Hyperglycaemia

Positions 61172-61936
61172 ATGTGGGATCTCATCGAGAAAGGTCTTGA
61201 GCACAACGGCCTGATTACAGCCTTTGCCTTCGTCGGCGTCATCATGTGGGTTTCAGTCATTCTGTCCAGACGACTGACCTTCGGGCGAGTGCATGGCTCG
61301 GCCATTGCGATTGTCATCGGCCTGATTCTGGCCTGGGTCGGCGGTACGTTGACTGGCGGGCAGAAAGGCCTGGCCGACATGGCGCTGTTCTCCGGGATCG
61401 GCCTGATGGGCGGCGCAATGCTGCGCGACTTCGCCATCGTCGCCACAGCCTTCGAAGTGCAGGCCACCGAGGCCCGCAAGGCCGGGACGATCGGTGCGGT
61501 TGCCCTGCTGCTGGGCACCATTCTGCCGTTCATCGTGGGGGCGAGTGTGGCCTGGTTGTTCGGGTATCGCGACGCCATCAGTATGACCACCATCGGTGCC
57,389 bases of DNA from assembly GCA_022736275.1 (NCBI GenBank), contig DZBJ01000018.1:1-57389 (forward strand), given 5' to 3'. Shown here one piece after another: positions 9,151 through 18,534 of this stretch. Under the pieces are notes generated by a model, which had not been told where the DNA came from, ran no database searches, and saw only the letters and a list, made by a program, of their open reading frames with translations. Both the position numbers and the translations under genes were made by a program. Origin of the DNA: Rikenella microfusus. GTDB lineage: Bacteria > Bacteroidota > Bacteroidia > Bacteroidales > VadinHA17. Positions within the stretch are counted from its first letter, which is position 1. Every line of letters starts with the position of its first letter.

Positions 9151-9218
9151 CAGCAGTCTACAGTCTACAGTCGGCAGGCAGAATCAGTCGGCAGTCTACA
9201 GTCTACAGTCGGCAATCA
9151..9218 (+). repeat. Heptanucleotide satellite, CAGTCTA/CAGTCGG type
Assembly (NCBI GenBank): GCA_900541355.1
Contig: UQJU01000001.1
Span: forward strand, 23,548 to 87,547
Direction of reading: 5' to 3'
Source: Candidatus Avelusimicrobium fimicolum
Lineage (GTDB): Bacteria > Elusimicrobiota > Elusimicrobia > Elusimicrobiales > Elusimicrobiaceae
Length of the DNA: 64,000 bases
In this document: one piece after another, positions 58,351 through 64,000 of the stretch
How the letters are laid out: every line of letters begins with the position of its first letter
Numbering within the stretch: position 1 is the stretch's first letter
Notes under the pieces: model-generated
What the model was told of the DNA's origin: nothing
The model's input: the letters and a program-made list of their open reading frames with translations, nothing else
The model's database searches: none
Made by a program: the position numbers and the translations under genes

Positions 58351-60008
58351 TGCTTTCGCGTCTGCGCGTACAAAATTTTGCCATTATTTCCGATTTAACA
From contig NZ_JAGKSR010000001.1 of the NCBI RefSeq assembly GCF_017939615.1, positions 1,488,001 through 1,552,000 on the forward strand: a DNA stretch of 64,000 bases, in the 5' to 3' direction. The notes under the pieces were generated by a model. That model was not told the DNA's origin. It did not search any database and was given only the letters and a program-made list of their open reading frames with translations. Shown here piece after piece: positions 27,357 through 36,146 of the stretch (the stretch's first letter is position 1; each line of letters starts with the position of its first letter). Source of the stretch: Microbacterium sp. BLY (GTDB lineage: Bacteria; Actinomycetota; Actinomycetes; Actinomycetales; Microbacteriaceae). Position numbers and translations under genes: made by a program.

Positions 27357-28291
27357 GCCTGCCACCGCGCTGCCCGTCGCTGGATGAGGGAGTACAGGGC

Excess glucose in the blood, usually caused by diabetes mellitus. Blood sugar (glucose) content is regulated by a number of hormones, but only one of them, insulin, can reduce the level if it becomes too high. It causes body cells to absorb sugar, thus lack of insulin leads to a build up of excess blood sugar, but body cells receive too little. Some of the excess sugar is transported to the kidneys and removed via the urine; this process requires large quantities of water, making dehydration one of the dangers of hyperglycaemia. Because body cells are not receiving enough sugar, they have to produce energy by burning fat, a process which functions abnormally because of the sugar shortage, producing acid waste products (ketones, including acetone). These acidify the blood and thus prevent a number of metabolic reactions; acetone is present in exhaled air, and the smell of acetone on the breath is an important sign of disturbed sugar metabolism. Acetone is also present in the urine in serious cases, and it can be detected with test papers. Unlike other body cells, brain cells cannot burn fat if they are short of sugar; this and blood acidity are the most important reasons for coma in hyperglycaemia, but low blood sugar levels (hypoglycaemia) can also cause unconciousness, usually very rapidly. Hyperglycaemia can generally be prevented by careful control of a diabetic condition. If test papers indicate acetone in the urine a doctor should be consulted immediately. If metabolic disturbance and dehydration are severe the patient should be admitted to hospital to re-establish optimal body fluid balance.

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